Book I - Chapter II
I DO NOT remember our arrival at my grandfather's farm sometime before daybreak, after a drive of nearly twenty miles with heavy workhorses. When I awoke, it was afternoon. I was lying in a little room, scarcely larger than the bed that held me, and the window shade at my head was flapping softly in a warm wind. A tall woman, with wrinkled brown skin and black hair, stood looking down at me; I knew that she must be my grandmother. She had been crying, I could see, but when I opened my eyes she smiled, peered at me anxiously, and sat down on the foot of my bed.
“Had a good sleep, Jimmy?” she asked briskly. Then in a very different tone she said, as if to herself, “My, how you do look like your father!” I remembered that my father had been her little boy; she must often have come to wake him like this when he overslept. “Here are your clean clothes,” she went on, stroking my coverlid with her brown hand as she talked. “But first you come down to the kitchen with me, and have a nice warm bath behind the stove. Bring your things; there's nobody about.”
“Down to the kitchen” struck me as curious; it was always “out in the kitchen” at home. I picked up my shoes and stockings and followed her through the living room and down a flight of stairs into a basement. This basement was divided into a dining room at the right of the stairs and a kitchen at the left. Both rooms were plastered and whitewashed—the plaster laid directly upon the earth walls, as it used to be in dugouts. The floor was of hard cement. Up under the wooden ceiling there were little half-windows with white curtains, and pots of geraniums and wandering Jew in the deep sills. As I entered the kitchen I sniffed a pleasant smell of gingerbread baking. The stove was very large, with bright nickel trimmings, and behind it there was a long wooden bench against the wall, and a tin washtub, into which grandmother poured hot and cold water. When she brought the soap and towels, I told her that I was used to taking my bath without help.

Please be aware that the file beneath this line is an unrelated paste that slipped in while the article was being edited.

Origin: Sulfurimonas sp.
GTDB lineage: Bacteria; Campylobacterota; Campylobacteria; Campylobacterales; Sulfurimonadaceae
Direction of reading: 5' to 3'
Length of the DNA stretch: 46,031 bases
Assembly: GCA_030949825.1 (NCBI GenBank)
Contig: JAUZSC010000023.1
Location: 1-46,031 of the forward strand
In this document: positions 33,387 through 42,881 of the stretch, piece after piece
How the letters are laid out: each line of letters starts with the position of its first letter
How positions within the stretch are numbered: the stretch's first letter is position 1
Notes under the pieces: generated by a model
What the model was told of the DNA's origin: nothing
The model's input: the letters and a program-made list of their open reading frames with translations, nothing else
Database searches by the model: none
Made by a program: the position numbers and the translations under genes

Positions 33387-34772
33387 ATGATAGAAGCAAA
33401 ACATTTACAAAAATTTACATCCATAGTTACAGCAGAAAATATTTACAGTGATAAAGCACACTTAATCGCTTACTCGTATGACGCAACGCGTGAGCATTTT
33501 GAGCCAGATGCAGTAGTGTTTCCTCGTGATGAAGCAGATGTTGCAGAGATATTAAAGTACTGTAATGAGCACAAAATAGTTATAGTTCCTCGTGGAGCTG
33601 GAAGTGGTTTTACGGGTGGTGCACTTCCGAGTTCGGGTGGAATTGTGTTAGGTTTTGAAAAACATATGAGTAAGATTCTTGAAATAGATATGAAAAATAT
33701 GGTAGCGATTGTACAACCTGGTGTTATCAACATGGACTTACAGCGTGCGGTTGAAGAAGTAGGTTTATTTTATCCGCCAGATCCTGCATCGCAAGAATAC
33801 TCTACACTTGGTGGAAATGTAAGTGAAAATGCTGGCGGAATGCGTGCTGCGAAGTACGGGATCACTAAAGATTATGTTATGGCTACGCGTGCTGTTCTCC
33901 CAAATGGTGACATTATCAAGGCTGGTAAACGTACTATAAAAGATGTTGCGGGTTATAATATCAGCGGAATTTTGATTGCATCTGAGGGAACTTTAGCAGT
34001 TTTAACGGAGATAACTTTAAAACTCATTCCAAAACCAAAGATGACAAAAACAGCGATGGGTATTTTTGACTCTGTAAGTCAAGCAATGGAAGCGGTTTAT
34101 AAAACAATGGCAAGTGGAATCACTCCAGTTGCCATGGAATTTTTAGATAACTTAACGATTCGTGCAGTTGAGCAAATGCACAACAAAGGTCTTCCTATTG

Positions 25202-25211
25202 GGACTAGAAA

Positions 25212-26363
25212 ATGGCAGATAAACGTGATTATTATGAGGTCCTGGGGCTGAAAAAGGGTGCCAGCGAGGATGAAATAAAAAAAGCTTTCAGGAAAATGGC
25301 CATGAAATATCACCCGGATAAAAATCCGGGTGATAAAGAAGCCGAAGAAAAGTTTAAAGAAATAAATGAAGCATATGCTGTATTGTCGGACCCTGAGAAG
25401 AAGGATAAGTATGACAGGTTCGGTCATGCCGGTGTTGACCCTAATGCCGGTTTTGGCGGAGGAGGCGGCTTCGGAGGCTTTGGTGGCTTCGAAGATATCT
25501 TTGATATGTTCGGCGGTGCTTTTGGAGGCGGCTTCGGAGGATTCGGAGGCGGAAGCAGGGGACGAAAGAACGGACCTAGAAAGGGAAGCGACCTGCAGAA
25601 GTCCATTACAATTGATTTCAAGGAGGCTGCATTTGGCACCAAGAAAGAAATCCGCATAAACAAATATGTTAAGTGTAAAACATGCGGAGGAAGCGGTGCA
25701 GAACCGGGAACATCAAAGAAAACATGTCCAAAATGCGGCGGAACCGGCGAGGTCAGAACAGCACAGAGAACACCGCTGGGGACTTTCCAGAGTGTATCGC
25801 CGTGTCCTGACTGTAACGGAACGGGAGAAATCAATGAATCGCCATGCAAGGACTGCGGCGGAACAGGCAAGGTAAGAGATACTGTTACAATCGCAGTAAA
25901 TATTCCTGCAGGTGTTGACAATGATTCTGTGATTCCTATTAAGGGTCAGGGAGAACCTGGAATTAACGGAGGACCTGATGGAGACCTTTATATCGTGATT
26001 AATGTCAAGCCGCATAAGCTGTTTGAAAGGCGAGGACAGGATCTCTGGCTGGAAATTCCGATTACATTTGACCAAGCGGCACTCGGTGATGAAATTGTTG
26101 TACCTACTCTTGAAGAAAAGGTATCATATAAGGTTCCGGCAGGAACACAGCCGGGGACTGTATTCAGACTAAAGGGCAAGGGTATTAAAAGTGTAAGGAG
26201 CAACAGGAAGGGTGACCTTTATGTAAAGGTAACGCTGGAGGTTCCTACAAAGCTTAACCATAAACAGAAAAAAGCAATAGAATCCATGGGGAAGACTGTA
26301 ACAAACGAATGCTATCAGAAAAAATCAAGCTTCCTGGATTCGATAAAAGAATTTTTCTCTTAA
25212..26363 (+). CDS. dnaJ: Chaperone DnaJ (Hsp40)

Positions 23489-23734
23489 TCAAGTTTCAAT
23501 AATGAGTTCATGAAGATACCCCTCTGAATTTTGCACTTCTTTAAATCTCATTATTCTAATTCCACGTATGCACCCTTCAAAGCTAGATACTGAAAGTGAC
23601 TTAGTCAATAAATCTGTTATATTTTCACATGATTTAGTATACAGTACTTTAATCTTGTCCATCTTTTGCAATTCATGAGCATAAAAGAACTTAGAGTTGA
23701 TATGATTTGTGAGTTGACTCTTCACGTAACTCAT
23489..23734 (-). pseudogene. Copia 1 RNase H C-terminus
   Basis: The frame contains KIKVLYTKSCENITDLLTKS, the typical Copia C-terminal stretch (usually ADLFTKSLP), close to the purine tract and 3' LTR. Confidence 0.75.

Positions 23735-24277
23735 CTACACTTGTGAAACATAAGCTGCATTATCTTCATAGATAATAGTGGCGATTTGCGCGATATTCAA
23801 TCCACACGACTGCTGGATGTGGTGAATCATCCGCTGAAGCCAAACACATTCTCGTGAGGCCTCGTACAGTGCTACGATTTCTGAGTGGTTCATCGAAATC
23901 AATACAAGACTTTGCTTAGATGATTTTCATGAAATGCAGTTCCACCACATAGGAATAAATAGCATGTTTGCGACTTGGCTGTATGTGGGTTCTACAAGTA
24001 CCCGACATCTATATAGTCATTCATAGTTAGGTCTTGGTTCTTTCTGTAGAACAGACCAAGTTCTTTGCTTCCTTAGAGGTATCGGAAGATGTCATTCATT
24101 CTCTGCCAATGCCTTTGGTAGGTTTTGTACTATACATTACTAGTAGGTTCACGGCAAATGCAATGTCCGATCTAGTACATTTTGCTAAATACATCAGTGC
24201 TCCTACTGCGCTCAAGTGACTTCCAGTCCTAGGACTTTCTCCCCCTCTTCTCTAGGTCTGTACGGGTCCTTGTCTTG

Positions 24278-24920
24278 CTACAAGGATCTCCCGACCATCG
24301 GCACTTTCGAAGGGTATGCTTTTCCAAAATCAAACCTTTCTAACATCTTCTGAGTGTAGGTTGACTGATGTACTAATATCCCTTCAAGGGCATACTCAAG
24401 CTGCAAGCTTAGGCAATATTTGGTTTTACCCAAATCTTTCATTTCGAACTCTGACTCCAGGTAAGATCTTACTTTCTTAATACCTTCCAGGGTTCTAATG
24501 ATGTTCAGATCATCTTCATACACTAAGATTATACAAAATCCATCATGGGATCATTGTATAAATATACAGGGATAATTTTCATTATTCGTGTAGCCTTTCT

“Can you do your ears, Jimmy? Are you sure? Well, now, I call you a right smart little boy.”
It was pleasant there in the kitchen. The sun shone into my bath water through the west half-window, and a big Maltese cat came up and rubbed himself against the tub, watching me curiously. While I scrubbed, my grandmother busied herself in the dining room until I called anxiously, “Grandmother, I'm afraid the cakes are burning!” Then she came laughing, waving her apron before her as if she were shooing chickens.
She was a spare, tall woman, a little stooped, and she was apt to carry her head thrust forward in an attitude of attention, as if she were looking at something, or listening to something, far away. As I grew older, I came to believe that it was only because she was so often thinking of things that were far away. She was quick-footed and energetic in all her movements. Her voice was high and rather shrill, and she often spoke with an anxious inflection, for she was exceedingly desirous that everything should go with due order and decorum. Her laugh, too, was high, and perhaps a little strident, but there was a lively intelligence in it. She was then fifty-five years old, a strong woman, of unusual endurance.
After I was dressed I explored the long cellar next the kitchen. It was dug out under the wing of the house, was plastered and cemented, with a stairway and an outside door by which the men came and went. Under one of the windows there was a place for them to wash when they came in from work.